Touch n GO Farm

Whitesburg Georgia

Walter Zettl PDF Print E-mail
ride up to heaven…..not down into Hell.
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I met Walter Zettl in December of 2001 as a Grand Prix and Prix St. George demonstration rider at a dressage symposium in Atlanta. From the first lesson I admired his compassionate approach to training and constant consideration for the horse. Walter paid me the complement that my riding was accurate and that there was obvious harmony with my horses. That event was filmed by Mark Neihart and Heidi Zorn for what would become Walter's acclaimed "A Matter of Trust" video series. The first video premiered at 2002 Dressage at Devon. Much to my surprise, I and several of my students appeared throughout the tape. When Walter heard that I was competing at DaD, he came over and schooled my warm up. That was quite a treat.

In February of 2003 Walter came to Georgia and conducted a clinic that I hosted at Merichase Farm. When Mark and Heidi realized that many of the riders used in the first video would be participating, they drove up from Florida and filmed the entire event. Volume II was released in 2003 and Volume III in 2004. I was honored to see that Walter featured extensive footage of my students and the horses I trained.

walterzettl_2.jpgInstructing riders of all levels, I constantly remind them that a horse should willingly and enthusiastically “seek the hand.” Dressage training should always develop a constant two-way communication between horse and rider. Walter embraces this concept and constantly told me to “give” during lessons, even more than usual. The result was an immediate softening and more pleasant contact. There is a definite difference between a horse that simply yields to contact and one that actively seeks your hand. I always believed in that concept but Walter “opened the door” and deepened my understanding.

Another gift from Walter was the “Short-step trot.” I had schooled horses in piaffe from the walk and work-in-hand. I also train horses to have a very adjustable trot. Walter took the time to explain the nuances of teaching the piaffe from the trot. Working with Walter, I was fortunate enough to have horses in various stages of training and we worked on the slow-step trot method in almost every lesson. Now the concept is more than a few paragraphs in a book I read. It has become another valuable technique that I use with my student’s horses as well as my own. Due to this work with Walter, I set out to improve the quality of the piaffe and passage of my Grand Prix horse Fahrenheit. The method worked beautifully and those movements were the best they had ever been when he past away.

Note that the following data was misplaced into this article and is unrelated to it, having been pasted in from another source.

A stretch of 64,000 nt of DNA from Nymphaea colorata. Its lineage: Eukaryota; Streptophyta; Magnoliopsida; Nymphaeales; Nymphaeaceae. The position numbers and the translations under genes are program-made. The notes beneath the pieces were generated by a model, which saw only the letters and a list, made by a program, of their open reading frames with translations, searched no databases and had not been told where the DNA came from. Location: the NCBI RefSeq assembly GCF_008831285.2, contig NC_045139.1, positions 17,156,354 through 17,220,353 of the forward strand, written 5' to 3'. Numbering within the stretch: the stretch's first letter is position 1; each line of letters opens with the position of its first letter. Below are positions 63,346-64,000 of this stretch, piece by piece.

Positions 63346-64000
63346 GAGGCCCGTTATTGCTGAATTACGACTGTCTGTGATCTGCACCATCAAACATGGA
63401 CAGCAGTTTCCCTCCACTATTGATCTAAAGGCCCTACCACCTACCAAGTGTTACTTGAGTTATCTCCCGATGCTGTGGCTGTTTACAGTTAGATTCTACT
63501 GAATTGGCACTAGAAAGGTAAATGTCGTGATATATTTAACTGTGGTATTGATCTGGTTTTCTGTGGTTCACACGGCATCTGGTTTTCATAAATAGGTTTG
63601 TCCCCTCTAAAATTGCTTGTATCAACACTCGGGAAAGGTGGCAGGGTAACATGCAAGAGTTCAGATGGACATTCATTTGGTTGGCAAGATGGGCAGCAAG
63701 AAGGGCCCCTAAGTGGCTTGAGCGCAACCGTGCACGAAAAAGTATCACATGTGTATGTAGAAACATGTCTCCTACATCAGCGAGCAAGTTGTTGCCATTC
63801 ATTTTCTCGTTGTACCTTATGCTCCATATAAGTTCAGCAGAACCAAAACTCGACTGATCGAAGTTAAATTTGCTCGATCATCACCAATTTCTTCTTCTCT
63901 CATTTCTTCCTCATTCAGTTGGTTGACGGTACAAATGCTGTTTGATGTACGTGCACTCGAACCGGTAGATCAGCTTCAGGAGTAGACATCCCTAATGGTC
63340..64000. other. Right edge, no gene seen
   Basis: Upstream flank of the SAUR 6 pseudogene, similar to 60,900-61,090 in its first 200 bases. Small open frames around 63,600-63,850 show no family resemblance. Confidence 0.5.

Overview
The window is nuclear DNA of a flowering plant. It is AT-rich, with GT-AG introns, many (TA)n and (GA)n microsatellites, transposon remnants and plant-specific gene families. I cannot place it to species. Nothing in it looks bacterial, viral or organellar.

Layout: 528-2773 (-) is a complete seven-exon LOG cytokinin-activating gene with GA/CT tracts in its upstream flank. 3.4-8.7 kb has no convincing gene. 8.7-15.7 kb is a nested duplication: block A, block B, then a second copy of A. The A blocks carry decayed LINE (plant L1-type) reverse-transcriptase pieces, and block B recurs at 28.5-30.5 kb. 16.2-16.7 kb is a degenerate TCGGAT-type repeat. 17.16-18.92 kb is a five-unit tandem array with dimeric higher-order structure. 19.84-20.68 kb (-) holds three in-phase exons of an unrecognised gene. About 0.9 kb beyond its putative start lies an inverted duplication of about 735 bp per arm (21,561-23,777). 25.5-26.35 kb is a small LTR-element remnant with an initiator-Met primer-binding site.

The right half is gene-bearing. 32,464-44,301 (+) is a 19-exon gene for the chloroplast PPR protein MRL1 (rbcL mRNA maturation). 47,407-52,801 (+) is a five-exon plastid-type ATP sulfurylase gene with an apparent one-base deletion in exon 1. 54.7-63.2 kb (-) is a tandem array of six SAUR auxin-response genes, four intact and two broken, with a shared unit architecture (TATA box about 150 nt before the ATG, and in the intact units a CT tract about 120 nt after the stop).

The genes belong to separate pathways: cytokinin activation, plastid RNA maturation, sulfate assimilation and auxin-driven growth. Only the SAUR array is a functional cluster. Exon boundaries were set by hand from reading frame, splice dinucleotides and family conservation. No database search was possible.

walterzettl_3.jpgAfter three years, I enjoy a fond relationship with Walter and his wife Heide. Conversations over meals, on the phone and in e-mail have only increased my appreciation for Walter's wisdom and kind nature. Participants in Walter’s clinics around the country say he refers to me as a "special soul" and the feeling is mutual. During the Zettl's last visit Walter made a comment to my husband on the way to the airport. He said, "Gigi is on the right path with her riding. She shouldn't look to the left. She shouldn't look to the right….only straight ahead." I treasure that remark.

walterzettl_4.jpgWatching “A Matter of Trust” Volume III you will notice an "In Memory" tribute to my Grand Prix horse Fahrenheit (Wendel) in the closing credits. It was a kind gesture from Walter acknowledging the special relationship he witnessed during our lessons.

He is one of a few trainers still committed to the classical principles of dressage. Because of Walter Zettl, I always try to “ride up to heaven…..not down into Hell.”

 
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